BACKGROUND: After traumatic brain injury (TBI), catecholamines (CAs) may be needed to maintain adequate cerebral perfusion pressure (CPP), but there are no recommended alternative vasopressor therapies. This is an interim report of the first study to test the hypothesis that arginine vasopressin (AVP) is a safe and effective alternative to CAs for the management of CPP in patients with severe TBI. METHODS: Since 2008, all TBI patients requiring intracranial pressure monitoring at this Level 1 trauma center have been eligible for a randomized trial to receive either CA or AVP if vasopressors were required to maintain CPP greater than 60 mm Hg. RESULTS: To date, 96 patients have been consented and randomized. Demographics, vital signs, and laboratory values were similar. As treated, 60 required no vasopressors and were the least severely injured group with the best outcomes. Twenty-three patients received CA (70% levophed, 22% dopamine, 9% phenylephrine) and 12 patients received AVP. The two vasopressor groups had similar demographics, but Injury Severity Score (ISS) and fluid requirements on intensive care unit Day 1 wereworse in the AVP versus the CA groups (all p G 0.05) before treatment. These differences indicate more severe injury with accompanying hemodynamic instability. Nevertheless, adverse events were not increased with AVP versus CA. Trends favored AVP versus CA, but no apparent differences were statistically significant at this interim point. There was no difference in mortality rates between CA and AVP. CONCLUSION: These preliminary results suggest that AVP is a safe and effective alternative to CA for the management of CPP after TBI and support the continued investigation and use of AVP when vasopressors are required for CPP management in TBI patients.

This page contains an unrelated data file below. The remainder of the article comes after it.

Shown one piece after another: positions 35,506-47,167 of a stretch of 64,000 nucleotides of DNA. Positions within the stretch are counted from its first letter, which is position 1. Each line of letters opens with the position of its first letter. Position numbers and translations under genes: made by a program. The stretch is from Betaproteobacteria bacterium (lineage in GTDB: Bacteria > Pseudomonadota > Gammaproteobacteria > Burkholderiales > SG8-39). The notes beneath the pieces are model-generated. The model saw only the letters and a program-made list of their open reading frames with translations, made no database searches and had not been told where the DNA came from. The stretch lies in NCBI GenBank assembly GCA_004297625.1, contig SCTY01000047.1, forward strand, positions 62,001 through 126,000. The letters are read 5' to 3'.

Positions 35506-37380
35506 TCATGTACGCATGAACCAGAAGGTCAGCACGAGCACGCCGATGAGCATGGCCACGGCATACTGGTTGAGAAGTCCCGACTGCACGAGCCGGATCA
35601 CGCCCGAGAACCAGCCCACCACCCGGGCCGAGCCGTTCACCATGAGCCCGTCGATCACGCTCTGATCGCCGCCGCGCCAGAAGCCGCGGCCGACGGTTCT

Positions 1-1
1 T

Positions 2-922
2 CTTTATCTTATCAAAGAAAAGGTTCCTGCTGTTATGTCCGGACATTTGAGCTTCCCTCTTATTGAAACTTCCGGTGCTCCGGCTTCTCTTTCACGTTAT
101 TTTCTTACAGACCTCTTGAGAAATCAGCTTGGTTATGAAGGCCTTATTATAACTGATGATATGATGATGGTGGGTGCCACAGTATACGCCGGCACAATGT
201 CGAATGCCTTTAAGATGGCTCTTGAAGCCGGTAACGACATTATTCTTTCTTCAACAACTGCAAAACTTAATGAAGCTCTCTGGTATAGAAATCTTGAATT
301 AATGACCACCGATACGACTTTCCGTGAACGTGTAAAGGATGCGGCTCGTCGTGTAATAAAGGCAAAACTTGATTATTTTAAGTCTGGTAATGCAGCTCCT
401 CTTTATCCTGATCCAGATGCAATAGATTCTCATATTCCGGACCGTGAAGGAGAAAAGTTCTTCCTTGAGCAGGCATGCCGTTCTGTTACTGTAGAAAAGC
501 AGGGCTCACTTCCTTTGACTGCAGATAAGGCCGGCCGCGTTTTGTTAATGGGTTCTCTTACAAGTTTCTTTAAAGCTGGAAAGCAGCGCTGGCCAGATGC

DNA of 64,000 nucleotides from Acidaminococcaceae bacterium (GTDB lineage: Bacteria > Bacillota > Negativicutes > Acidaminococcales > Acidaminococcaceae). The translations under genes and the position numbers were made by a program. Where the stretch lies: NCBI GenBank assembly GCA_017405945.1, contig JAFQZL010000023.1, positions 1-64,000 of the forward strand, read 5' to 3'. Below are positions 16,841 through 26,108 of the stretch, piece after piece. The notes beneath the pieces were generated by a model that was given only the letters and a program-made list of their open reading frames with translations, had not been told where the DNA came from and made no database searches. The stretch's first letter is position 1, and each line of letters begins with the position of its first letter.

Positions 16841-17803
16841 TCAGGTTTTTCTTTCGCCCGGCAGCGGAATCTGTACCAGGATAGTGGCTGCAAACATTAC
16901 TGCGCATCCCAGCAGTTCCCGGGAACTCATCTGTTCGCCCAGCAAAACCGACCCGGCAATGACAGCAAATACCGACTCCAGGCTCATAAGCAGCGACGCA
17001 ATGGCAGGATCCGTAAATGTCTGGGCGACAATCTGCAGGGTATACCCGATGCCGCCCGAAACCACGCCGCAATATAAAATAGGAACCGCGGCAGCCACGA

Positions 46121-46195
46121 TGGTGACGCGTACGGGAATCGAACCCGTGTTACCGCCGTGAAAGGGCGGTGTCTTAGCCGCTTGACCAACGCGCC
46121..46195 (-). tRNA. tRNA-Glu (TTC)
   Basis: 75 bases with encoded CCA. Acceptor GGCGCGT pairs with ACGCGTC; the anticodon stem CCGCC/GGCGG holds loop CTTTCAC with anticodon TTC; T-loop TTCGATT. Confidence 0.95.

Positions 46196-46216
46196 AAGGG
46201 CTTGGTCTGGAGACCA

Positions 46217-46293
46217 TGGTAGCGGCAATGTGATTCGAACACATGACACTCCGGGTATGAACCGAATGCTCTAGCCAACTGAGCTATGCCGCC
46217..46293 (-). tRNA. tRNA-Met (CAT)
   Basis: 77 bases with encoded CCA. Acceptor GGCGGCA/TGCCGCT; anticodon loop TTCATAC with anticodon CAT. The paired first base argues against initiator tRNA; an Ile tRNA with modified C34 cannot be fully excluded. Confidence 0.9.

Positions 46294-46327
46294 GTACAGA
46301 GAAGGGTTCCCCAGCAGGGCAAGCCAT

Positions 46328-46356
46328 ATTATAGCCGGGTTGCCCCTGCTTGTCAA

- Cerebral perfusion pressure
- Traumatic brain injury
ASJC Scopus subject areas
- Critical Care and Intensive Care Medicine